We arrived at her and her family's house, and I got to meet the furry members of her family. There are currently 4 kitties living under their roof: Elwood and Spaz, her grandparents' cats, Bagheera, her cat, and the cutest itty bitty little kitten I've ever seen whose name was determined Oliver my second day in Arizona. Ashley wanted to name him King Louie as it would fit in with the Jungle Book theme she's currently using, but she was vetoed. But I digress... After arriving at her house, we quickly changed clothes and headed back out. I got to see another friend from Heidelberg (my first friend Nicole, who actually introduced me to Ashley, as you can read here.), as well as meet Ashley's good friend Noelle (poor Ashley. She had to remember to say the right name between Nicole, Nina, and Noelle). I got to see a bit of Tempe nightlife, and discover how really similar American college campus areas really are.

The most important part of my trip out there was the music. Ashley and I are both musicians: she plays guitar and sings (very well, I might add), and I play flute and sing (not as well, I might add). Our biggest bonding experience overseas was that we created music together, or "made music babies" as Ashley likes to say. We even wrote a song called "Depths of Desperation". This was our opportunity to record a good version of it, put it on youtube, and possibly write another song. We spent most of Saturday night trying to get a good video of our best songs. Sunday we decided that we should actually write out a full second song. It turns out that we write really awesome, but really depressing songs. The second song is called "The Train to Heidelberg", and I'll let you make of it what you will.

Our second song, "The Train to Heidelberg":

A cover of Within Temptation's "Utopia":

Our original song, "Depths of Desperation":

This one we did just for fun: :D

So, Monday rolls around, and I have to wake up at 9am...to go to school. I must've upset some karma god somewhere... I kid, I kid. It actually wasn't that bad. I got to experience the Phoenix light rail system, got to see how easy classes are at ASU in comparison to UGA...All in all, a worthwhile experience. Between her classes, we went back to her house and hammered out the finals bumps and hiccups in our new song. Then we headed back to campus for her play rehearsal. I got to see the other exchange student, Marshall, in that class (I'd only met him once before but he's a pretty cool guy). As I'm also in a German theater class, it was interesting to compare and contrast the two. I also realized at this point how much more difficult the classes I'm taking really are in comparison to hers :p

The "big event" of my visit was open mic night at this place called the Yucca Tap Bar. It was a cute little bar, and a surprising amount of people were there to perform. Ashley and I were both nervous when we went up there. I got teased a little because I play the flute, but it was all in good fun. I think we did a good job: we both messed up, but that's the beauty of playing two original songs and one cover that nobody's ever heard before: no one could tell. After performing, Ashley, two of her friends (Jared and Sheldon) and I all went to IHOP, where I proceeded to show these two people who had only heard stories of how "infamous" I am, just how "infamous" I really was. We finally got back to Ashley's house at around 2, and we didn't go to bed until 3.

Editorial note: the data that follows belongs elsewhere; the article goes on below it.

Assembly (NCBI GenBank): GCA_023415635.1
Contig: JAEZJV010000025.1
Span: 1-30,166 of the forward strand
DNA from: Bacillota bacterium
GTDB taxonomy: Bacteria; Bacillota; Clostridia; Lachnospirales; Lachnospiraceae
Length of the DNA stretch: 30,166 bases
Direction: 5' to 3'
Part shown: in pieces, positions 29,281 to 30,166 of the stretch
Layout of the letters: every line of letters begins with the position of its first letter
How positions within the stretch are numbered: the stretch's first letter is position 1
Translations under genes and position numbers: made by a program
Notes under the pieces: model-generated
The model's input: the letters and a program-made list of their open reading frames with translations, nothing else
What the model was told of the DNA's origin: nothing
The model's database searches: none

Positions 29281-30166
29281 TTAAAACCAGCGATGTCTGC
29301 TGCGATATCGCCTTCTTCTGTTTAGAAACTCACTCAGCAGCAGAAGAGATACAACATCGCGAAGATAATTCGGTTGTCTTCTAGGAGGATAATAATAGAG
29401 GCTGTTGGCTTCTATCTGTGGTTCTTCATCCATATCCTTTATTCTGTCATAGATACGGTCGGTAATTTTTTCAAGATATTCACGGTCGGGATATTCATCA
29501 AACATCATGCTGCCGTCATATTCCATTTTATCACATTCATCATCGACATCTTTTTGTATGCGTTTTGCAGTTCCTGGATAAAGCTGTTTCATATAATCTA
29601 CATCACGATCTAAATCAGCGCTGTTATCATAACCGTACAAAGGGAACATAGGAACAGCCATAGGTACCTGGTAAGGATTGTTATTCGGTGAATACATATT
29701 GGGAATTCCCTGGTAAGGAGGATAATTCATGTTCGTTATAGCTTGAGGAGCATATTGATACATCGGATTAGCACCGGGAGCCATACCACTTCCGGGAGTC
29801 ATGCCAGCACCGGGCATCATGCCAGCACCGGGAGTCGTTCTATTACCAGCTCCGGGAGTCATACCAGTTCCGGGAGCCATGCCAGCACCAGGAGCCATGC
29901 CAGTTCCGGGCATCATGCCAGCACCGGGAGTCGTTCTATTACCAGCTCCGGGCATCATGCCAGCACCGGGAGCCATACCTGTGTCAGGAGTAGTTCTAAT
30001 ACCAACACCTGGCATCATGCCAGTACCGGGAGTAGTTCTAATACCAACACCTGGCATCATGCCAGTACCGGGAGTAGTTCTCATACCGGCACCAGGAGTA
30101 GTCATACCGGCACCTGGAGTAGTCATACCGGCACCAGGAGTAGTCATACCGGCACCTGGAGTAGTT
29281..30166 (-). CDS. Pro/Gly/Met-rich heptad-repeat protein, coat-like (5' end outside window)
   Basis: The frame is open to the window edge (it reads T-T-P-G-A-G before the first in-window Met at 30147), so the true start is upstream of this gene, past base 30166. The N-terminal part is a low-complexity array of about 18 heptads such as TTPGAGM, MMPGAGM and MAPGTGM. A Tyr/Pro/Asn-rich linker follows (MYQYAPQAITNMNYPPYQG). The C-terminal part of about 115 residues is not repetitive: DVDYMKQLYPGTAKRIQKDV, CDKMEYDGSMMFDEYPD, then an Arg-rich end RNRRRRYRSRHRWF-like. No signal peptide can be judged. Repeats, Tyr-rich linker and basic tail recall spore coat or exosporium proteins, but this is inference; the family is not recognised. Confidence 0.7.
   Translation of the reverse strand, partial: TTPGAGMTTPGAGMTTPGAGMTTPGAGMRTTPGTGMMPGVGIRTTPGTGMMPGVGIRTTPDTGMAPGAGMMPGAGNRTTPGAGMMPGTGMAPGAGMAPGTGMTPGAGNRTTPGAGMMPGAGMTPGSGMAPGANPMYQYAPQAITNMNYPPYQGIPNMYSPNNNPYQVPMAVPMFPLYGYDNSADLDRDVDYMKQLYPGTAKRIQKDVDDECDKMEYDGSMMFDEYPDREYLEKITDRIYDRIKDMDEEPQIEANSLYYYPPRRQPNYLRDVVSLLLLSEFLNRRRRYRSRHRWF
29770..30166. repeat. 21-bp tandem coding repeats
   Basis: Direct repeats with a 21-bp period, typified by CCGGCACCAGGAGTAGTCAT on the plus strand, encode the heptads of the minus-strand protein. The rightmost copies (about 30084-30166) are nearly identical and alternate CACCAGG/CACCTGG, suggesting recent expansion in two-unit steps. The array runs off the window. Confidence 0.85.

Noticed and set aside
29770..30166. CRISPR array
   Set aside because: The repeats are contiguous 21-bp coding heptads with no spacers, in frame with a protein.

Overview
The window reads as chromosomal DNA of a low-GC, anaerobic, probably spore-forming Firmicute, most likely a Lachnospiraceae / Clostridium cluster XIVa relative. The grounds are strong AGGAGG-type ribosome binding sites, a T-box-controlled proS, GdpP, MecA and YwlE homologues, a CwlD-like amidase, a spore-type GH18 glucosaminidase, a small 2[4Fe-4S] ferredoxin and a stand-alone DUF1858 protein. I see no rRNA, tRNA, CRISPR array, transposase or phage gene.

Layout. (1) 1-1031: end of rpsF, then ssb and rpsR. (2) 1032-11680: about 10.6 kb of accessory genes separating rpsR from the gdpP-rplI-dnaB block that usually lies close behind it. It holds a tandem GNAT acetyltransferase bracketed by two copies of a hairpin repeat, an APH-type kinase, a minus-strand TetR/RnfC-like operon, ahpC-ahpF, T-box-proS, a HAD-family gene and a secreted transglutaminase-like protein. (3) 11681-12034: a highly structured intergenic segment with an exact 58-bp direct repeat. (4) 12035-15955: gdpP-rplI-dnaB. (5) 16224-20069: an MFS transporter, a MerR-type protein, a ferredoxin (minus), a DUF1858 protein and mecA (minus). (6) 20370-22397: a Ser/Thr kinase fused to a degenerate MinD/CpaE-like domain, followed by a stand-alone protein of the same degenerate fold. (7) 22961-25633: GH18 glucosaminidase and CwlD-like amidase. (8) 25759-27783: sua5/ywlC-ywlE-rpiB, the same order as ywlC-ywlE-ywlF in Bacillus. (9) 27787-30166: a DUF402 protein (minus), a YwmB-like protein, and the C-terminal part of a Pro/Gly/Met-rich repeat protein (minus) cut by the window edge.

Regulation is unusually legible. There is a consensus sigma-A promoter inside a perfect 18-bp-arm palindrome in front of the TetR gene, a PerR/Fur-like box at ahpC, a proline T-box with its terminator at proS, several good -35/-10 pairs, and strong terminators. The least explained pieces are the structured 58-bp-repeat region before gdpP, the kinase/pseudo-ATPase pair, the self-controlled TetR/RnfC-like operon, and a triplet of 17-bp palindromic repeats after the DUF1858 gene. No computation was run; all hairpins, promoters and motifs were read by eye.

Ashley and I on stage at open mic night.

The next day was a very sad day: the day I was supposed to leave. Ashley had been making little jokes during my whole visit about how I had to stay forever and that I wasn't allowed to leave. I laughed, and secretly wished that that could really happen. Where before I was anxious that I wouldn't make the flight, I was now hoping that a flight somewhere had been cancelled and that there was no way that I could fly out, but once again, the strange karma god was smiling down on me. When I checked the flights, it was clear that there was no way I wasn't getting on that flight. I sighed. Then, I did one of the more rash things I've ever done: I had my ticket changed to very early Thursday morning (I'm talking like arrived in ATL at 6am early). Needless to say, everyone was ecstatic about that (well, my mom wasn't, and I did feel bad about that...but that's another story for a later date).

So, I'm going to backtrack for just a minute to Sunday night. We decided it would be a good idea to have a photo shoot. I brought some costumes along, and we took turns getting dressed up and being silly and having a good time. Tuesday night, with our borrowed time, we decided that we needed another, smaller photo shoot, because we forgot to take pictures of us with our instruments. We also decided to edit and release our music videos for youtube (which took a lot longer than you'd think). The next day, we went to class again (I went to classes 3 days out of a week where I wasn't supposed to have any classes...tell me how that's fair...), and then I got to experience Arizona mall life. Surprisingly enough, that's the same no matter where you go: Make fun of the scene kids, have fun with all the naughty things in Spencer's, ogle $1600 puppies, melt at the smell of Auntie Anne's Pretzels, etc. Then we headed back to Ashley's place for the last time.